What are ovarian cysts?
Ovarian cysts are fluid-filled cysts commonly seen within ovaries. The cysts can vary in size and range from a few millimetres to tens of centimetres. Many ovarian cysts are asymptomatic but some can produce symptoms such as pain.
How common are ovarian cysts?
Ovarian cysts are very common and probably most women have them at some stage of their life.
What are the common types of ovarian cysts and what causes them?
There are three common types of ovarian cysts:
- Functional ovarian cysts: These cysts are also known as follicular cysts and are common in young women. Function of ovaries is to produce eggs every month and it is not uncommon for these eggs to be retained and enlarge in size. These cysts are often self-limiting and can be monitored. Usually, these cysts will resolve spontaneously without any treatment.
- Benign ovarian cysts: These cysts are not cancerous but do not resolve spontaneously. Tumour marker (CA125) levels are often normal and surgery can be performed as a key-hole (laparoscopic) procedure. Dermoid cyst or teratoma is a common benign ovarian cyst.
- Malignant ovarian cysts (ovarian cancer): These cysts are often seen in older women and the tumour marker (CA125) level may be raised. Even though ovarian cancer may be suspected on tests, it is confirmed after removal and histological analysis. Treatment is often (but not always) by open surgery. In some cases of advanced ovarian cancer, further treatment may be required after surgery in the form of chemotherapy.
What are the symptoms of ovarian cysts?
Many ovarian cysts are asymptomatic but some may cause symptoms such as abdominal pain, fullness of abdomen, lump and occasionally sharp pain. Sharp pain could be a sign of a complication such as torsion, bleeding or rupture.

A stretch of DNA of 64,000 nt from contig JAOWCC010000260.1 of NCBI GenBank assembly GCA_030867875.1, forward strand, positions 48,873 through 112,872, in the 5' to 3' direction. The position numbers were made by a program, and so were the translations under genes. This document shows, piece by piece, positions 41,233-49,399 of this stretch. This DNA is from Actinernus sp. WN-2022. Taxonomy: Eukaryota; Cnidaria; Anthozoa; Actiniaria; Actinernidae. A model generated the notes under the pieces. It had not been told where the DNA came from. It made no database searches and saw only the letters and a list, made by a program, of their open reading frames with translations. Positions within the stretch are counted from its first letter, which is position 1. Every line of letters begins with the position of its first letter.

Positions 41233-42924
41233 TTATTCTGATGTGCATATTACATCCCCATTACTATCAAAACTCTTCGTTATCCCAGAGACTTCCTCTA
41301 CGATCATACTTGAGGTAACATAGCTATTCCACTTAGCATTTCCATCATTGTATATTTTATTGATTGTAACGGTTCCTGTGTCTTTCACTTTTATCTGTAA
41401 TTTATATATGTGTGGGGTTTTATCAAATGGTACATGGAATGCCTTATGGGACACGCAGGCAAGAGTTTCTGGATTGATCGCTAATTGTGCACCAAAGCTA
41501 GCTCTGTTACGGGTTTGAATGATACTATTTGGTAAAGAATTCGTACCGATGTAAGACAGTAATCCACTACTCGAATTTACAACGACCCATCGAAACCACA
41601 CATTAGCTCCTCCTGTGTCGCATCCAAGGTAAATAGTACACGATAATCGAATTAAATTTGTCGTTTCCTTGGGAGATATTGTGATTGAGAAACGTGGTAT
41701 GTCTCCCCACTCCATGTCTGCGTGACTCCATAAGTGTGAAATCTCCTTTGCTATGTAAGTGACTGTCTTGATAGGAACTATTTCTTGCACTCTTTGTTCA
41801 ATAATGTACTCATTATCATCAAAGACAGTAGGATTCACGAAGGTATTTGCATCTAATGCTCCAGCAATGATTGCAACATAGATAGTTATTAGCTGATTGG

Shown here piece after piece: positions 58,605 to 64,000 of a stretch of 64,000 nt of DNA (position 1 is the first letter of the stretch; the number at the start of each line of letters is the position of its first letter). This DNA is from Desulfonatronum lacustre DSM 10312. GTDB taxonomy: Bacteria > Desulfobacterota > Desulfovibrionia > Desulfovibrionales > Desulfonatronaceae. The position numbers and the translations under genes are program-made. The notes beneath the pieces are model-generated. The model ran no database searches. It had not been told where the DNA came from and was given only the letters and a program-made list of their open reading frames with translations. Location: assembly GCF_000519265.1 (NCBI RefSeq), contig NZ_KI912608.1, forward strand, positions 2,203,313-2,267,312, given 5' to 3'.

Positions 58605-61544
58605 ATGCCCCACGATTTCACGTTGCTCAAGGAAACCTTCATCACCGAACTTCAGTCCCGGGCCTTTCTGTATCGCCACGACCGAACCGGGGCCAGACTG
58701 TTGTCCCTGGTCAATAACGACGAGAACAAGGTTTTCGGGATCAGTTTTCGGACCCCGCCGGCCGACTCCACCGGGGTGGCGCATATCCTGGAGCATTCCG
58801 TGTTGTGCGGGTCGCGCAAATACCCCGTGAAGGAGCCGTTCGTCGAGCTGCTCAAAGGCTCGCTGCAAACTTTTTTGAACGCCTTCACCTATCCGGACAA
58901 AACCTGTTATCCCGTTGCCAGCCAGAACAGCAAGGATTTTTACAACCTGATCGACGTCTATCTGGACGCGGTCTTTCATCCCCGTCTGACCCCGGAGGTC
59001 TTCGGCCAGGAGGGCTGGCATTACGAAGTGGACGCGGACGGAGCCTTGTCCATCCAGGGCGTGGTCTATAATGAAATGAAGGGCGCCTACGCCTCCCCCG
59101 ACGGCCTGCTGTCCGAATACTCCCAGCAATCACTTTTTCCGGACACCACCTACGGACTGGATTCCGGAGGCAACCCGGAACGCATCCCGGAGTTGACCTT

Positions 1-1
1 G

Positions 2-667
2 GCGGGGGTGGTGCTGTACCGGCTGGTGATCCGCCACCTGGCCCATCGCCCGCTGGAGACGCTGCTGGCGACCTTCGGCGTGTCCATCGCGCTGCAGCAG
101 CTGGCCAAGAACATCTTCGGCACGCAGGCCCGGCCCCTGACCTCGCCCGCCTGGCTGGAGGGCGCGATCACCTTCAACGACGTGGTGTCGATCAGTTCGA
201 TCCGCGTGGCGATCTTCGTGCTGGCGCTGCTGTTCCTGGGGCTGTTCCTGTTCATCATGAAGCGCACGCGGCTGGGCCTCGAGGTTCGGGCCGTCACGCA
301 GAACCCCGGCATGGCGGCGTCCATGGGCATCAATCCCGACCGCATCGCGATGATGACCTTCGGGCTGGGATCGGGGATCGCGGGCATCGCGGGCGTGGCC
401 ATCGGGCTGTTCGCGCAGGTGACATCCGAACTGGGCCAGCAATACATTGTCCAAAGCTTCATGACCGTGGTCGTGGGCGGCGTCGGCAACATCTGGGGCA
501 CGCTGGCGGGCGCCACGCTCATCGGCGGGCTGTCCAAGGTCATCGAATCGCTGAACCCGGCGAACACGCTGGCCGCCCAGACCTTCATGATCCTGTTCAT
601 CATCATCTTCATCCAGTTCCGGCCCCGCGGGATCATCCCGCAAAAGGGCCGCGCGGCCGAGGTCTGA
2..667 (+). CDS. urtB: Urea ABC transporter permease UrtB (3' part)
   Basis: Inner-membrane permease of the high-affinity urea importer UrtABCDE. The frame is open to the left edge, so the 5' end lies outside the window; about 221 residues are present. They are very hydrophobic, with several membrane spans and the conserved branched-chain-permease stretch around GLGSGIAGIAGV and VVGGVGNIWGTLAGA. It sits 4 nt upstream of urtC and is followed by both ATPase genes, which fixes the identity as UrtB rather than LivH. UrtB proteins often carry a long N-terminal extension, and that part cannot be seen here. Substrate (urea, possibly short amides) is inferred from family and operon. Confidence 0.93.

Cancerous ovarian cysts in early stages may not produce any symptoms at all or the symptoms may be vague or appear unrelated. In addition to above symptoms, abdominal distension, indigestion, dyspepsia or altered bowel habits may be associated with malignant ovarian cysts. New onset of pelvic pain after the age of 50 is also a significant symptom. These symptoms often imitate irritable bowel syndrome (IBS) and you should see your GP urgently if you are older than 50 and have these symptoms.
For more information regarding ovarian cancer symptoms please read the Early Recognition of Ovarian Cancer leaflet published by NICE.
How are ovarian cysts diagnosed?
Ultrasound scan (vaginal or abdominal) is used to make this diagnosis. An MRI scan may be advised to obtain further information about the nature of an ovarian cyst. CA125 blood test (also known as the tumour marker test) may be performed. This test is often raised in cancerous cysts but may also be raised in other benign conditions such as endometriosis, fibroids, infection, during monthly periods and after surgery.
Do the ovarian cysts always need removal?
Not all ovarian cysts need removal. Functional (follicular) cysts often will resolve spontaneously. Surgery may be needed if the cysts are persistent or if there are symptoms (see above). If there is a suspicion of cancer, urgent surgery is indicated to make a diagnosis and also as treatment.
How are ovarian cysts treated?
Most of the ovarian cysts can be removed as a key-hole (laparoscopic procedure). Three or four small (5-10mm) incisions are made on the tummy wall. Camera and special surgical instruments are then inserted to remove the cyst and healthy ovarian tissue is conserved. The cyst is then put in a plastic bag, decompressed and removed with no spillage inside the tummy. Key-hole surgery avoids the need for a big cut and has the advantage of reduced hospital stay and quick recovery and return to normal life.
Will I lose my ovary?
The ovary containing the cyst does not need to be removed unless the cyst is suspected to be cancerous or too large. If the cyst is suspected to be cancerous, the ovary may be removed to avoid inadvertent rupture and spillage of contents. In other situations the ovary can almost always be conserved.
How can you prevent recurrent ovarian cysts?
It may not be always possible to prevent ovarian cysts, but going on the contraceptive pill may prevent cyst-formation to some degree.
Where can I find out more information or access any useful support services?
To learn more about Ovarian cysts, visit: Overcome.